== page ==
May 13, 2016

Visit external publication

Confession: Until picking up a copy of Dimestore, I had never read best-selling fiction author, Lee Smith, despite her praises routinely sung by friends and colleagues.

Although I’m not proud of this disclosure, as a creative nonfiction writer, I gravitate towards nonfiction reading in an effort to hone my craft—a sort of “two birds with one stone approach,” despite my intense love of novels and fiction in general.

Recently, on a particularly dreary commute, I tuned in to NPR just in time to catch an interview dedicated to Smith’s newest title, which to my delight, is a memoir—her first, in fact. Captivated by the warmth in her voice and her candid approach to each question, I listened from start to finish, waiting in the parking lot, walking into the office late, but not in the least concerned.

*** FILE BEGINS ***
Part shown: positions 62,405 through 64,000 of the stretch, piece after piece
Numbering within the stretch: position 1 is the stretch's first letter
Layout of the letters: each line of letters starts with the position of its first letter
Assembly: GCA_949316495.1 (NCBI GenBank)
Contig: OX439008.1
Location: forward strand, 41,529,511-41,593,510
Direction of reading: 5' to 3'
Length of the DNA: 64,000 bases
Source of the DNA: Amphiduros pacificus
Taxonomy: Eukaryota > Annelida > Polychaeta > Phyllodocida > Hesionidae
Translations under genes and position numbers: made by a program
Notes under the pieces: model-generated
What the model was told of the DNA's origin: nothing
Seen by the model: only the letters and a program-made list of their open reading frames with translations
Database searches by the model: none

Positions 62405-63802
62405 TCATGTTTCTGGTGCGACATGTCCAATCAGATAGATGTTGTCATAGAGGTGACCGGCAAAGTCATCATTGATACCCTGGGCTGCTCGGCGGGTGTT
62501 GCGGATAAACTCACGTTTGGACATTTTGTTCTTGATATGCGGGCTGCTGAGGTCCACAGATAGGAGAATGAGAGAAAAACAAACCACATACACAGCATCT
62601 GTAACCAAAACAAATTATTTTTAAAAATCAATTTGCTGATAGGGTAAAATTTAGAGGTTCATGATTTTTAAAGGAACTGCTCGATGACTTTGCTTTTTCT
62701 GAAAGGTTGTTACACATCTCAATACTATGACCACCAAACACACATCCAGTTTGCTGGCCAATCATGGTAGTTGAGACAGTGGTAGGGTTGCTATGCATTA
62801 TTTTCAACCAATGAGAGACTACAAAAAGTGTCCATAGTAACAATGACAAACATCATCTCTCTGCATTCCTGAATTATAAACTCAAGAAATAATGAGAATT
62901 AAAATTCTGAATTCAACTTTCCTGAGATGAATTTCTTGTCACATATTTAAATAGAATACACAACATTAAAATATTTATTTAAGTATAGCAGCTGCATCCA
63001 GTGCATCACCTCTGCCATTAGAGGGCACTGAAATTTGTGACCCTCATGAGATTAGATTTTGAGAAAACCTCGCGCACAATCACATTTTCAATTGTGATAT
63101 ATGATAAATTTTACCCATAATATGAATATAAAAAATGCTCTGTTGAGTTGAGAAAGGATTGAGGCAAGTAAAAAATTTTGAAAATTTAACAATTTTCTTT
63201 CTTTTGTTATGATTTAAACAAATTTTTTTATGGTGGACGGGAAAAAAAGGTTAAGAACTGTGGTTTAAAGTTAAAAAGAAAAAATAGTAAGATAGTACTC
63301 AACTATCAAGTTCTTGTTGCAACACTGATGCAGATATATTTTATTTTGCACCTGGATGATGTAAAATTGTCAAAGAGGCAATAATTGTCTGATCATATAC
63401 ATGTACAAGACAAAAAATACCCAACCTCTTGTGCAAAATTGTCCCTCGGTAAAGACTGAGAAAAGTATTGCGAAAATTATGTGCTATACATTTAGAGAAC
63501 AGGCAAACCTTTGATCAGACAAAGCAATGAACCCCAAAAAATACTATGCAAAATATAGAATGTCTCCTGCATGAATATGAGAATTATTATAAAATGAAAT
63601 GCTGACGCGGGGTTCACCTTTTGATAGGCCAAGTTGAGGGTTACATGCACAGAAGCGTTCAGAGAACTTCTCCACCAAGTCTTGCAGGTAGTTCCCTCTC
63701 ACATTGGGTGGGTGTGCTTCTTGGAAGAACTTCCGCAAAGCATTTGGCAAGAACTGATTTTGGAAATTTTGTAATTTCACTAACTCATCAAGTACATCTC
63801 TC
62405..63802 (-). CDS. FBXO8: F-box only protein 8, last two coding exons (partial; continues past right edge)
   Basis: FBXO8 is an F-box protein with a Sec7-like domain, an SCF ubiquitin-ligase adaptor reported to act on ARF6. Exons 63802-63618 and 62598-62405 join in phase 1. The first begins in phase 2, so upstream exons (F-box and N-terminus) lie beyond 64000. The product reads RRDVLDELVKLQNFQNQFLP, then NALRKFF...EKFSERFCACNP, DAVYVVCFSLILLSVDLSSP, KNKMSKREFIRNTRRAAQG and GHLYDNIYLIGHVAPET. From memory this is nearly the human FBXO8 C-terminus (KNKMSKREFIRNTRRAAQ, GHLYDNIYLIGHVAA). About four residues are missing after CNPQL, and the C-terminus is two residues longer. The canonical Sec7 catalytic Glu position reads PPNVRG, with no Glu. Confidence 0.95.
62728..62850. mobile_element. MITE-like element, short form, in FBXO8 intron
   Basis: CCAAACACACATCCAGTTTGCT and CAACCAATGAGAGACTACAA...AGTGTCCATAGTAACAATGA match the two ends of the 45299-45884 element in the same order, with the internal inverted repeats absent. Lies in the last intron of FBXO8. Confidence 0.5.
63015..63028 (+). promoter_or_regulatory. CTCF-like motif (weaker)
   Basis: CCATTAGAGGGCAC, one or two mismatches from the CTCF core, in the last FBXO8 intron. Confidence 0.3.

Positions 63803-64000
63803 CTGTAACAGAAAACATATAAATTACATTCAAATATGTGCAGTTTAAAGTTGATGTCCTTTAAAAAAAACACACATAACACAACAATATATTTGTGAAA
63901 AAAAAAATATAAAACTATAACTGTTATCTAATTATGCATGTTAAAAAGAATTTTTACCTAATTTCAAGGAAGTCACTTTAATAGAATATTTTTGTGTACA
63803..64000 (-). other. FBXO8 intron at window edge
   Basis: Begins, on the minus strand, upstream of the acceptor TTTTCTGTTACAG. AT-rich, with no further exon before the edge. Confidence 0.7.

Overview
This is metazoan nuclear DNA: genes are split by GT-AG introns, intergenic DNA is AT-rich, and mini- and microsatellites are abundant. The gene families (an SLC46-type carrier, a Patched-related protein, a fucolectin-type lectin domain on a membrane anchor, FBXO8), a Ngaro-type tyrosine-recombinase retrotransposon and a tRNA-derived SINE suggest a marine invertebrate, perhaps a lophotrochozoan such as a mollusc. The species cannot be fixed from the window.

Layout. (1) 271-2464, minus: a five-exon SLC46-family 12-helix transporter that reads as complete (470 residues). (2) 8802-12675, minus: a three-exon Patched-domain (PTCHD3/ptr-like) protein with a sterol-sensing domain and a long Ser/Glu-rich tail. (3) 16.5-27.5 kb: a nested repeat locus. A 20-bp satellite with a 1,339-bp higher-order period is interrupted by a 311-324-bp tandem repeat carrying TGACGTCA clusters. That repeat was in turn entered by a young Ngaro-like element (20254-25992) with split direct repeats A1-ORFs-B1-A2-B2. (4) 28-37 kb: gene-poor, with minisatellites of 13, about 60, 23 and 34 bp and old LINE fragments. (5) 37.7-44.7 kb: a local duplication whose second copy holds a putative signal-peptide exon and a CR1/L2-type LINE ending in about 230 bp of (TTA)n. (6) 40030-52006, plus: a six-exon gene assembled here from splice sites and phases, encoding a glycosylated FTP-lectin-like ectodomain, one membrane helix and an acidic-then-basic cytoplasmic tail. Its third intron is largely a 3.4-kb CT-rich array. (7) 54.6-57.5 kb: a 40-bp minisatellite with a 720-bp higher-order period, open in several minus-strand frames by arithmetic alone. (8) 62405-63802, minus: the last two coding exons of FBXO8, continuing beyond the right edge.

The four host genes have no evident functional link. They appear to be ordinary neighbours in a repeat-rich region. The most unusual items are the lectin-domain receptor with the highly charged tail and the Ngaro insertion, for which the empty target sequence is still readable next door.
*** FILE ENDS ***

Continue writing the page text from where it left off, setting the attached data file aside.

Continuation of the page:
On my way home that evening, I stopped to pick up a copy of Dimestore, which I already suspected was an enchanting work of nonfiction, given that it is written by a woman long celebrated for storytelling.

The verdict?